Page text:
The country’s suppression laws are “past their used-by date,” two Massey University academics say.
Dr Catherine Strong and Fran Tyler, journalism academics and previous court reporters, say that one problem arising from the suppression practices in the country is that even though a quick internet search can bring up a person’s background and that New Zealand’s courts are open to the public, convicted criminals can have their name suppressed by the “unilateral decision” of a judge.
“The judge has the power to keep the criminal’s identity secret or public. And this name suppression means the public is vulnerable to this unidentified criminal being able to do it again,” they said in a press release.
The academics cited the case of Joanne Harrison, who recently made headlines for a name suppression order granted to her that was subsequently lifted. Harrison, under the name Joanne Sharp, had seriously offended while she was a senior manager at Tower Insurance, but she was granted name suppression and later went on to misappropriate more than $725,000 from the Ministry of Transport. After politicians openly criticised the name suppression order granted to Harrison, the New Zealand Bar Association urged caution in criticising judges' decisions.
Strong and Tyler said that suppression being granted can sometimes come down to who can hire the best lawyers.
“Court reporters tell us it can come down to who is affluent enough to hire a good lawyer. An experienced lawyer can get a suppression order that may not otherwise be made,” they said.
The academics noted that even when suppression in court cases was introduced nearly a century ago, there were concerns raised. They cited a case in which magistrate Ed Mosley declined a suppression request, saying “I believe that the ventilation in the newspapers of a man’s conviction of theft does more in deterring crime of this kind than the actual convictions by the court.”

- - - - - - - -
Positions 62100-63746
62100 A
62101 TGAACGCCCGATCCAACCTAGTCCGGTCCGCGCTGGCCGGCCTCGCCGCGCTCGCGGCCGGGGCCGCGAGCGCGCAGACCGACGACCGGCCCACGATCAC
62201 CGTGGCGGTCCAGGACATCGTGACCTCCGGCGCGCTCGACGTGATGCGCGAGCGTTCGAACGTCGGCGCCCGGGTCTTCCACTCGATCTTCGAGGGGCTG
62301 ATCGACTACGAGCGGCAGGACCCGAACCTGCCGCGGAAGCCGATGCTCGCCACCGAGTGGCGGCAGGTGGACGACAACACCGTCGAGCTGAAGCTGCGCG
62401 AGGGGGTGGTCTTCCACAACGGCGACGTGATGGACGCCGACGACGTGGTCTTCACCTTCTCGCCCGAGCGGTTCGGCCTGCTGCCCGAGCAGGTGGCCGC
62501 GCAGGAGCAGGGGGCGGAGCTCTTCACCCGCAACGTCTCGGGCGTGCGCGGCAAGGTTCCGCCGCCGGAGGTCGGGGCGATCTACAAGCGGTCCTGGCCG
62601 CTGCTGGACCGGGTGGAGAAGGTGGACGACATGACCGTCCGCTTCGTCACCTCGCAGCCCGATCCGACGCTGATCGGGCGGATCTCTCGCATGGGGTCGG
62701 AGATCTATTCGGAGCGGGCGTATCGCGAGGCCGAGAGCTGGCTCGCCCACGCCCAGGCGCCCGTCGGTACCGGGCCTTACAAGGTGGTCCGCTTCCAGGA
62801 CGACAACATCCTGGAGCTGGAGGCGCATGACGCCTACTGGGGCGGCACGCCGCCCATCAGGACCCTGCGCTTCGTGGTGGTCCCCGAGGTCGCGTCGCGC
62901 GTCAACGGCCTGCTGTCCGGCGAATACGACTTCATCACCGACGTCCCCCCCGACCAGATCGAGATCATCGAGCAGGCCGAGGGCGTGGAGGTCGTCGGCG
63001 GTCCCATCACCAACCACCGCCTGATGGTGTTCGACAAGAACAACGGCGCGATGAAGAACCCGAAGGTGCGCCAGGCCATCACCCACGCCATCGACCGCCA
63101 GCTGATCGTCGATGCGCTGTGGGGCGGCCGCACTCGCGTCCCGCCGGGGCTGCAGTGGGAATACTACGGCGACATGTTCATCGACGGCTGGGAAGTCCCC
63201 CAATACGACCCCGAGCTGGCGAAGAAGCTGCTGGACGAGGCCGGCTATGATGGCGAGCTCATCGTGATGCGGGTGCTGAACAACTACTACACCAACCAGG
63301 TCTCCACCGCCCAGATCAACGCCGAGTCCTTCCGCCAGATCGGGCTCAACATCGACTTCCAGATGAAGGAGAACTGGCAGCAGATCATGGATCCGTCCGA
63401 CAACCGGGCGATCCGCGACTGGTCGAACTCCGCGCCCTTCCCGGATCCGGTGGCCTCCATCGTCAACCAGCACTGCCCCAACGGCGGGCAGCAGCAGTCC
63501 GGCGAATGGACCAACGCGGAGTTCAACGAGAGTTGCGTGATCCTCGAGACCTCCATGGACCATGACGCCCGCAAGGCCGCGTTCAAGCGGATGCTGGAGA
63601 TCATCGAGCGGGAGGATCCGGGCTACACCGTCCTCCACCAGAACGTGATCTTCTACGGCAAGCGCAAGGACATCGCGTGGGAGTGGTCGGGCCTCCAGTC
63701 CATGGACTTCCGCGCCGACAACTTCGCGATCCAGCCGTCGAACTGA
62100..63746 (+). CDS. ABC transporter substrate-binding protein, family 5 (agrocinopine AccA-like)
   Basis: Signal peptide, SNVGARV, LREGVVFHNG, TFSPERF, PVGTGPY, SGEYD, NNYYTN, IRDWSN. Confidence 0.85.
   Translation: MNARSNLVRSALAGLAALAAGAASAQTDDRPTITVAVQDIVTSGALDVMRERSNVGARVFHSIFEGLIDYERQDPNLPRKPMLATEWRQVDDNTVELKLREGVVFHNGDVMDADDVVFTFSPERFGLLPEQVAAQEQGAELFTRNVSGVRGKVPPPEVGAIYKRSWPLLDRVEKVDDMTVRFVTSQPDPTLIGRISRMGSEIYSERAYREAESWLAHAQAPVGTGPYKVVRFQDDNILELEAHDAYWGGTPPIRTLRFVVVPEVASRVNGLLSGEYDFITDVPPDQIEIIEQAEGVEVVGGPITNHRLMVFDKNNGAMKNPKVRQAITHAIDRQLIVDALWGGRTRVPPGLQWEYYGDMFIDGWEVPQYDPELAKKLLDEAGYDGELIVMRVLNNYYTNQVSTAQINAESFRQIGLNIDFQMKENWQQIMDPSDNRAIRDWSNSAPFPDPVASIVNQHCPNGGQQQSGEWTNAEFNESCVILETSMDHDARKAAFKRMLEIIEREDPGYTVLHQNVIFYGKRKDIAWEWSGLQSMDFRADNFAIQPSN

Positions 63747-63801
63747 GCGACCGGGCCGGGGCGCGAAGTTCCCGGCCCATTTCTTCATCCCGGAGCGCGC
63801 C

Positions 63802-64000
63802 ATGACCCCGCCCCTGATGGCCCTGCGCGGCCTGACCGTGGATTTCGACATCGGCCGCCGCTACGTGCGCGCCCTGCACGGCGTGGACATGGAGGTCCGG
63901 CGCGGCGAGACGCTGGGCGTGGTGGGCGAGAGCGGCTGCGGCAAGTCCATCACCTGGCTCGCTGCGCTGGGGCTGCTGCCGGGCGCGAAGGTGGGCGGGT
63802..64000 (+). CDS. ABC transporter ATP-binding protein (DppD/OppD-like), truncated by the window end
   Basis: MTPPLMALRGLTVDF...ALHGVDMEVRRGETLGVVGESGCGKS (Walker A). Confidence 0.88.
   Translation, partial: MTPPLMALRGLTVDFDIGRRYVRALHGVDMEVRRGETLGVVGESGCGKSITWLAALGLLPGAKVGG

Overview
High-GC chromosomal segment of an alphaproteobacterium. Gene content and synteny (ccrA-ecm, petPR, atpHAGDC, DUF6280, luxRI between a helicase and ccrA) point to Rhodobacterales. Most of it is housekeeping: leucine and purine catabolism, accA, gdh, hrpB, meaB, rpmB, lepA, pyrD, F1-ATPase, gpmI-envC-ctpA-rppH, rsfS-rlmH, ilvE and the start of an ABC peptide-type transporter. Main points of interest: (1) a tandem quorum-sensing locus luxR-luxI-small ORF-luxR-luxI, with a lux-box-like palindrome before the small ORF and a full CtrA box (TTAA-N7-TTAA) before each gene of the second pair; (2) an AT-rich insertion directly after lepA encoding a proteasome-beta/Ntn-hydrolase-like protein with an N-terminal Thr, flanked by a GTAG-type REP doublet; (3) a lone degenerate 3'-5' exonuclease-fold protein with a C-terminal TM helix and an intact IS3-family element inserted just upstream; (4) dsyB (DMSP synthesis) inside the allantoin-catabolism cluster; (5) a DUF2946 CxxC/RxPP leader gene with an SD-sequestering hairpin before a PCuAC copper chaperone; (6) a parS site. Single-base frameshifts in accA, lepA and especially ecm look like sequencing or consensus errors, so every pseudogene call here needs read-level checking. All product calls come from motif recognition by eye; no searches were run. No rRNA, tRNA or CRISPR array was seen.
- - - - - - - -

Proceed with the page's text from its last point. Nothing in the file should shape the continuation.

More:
Strong and Tyler said that publicising criminals’ names and crimes before name suppression was enacted produced valuable discussion, served as a deterrent to committing the same crimes, led to changes in societal standards, and even produced new laws.
“Too often, currently, it seems courts keep a criminal’s name secret because they have previously been clean people… or at least seemed to be. Perhaps these are the very people who should be outed. Their respectable looks can con people, so the public needs a heads up to be cautious around them,” they said.
Strong and Tyler also said that “the real mockery” of the country’s suppression laws is that they don’t work in the highly connected digital age.
“When suppression was first introduced in 1920 there was no internet, no social media, in fact, no television. The courts could control publicity by restricting newspapers,” they said. “But times have changed, information is no longer controlled. This is demonstrated time and again when New Zealand journalists are prevented from publishing a criminal’s identity on official news media sites, but the information is still circulated widely by overseas social media sites.”
They said that while suppression prevents the public from pre-judging people without hearing the evidence and protects innocent people closely related to the criminal from unwarranted consequences, it is valuable for the public to know the identities of people who are clearly guilty or have been found guilty by the courts.
“We are largely a well-educated public and can determine if we want to hire someone with a criminal past and give them a chance, or not,” they said. “It appears that the 100-year-old suppression practices are past their used-by date.”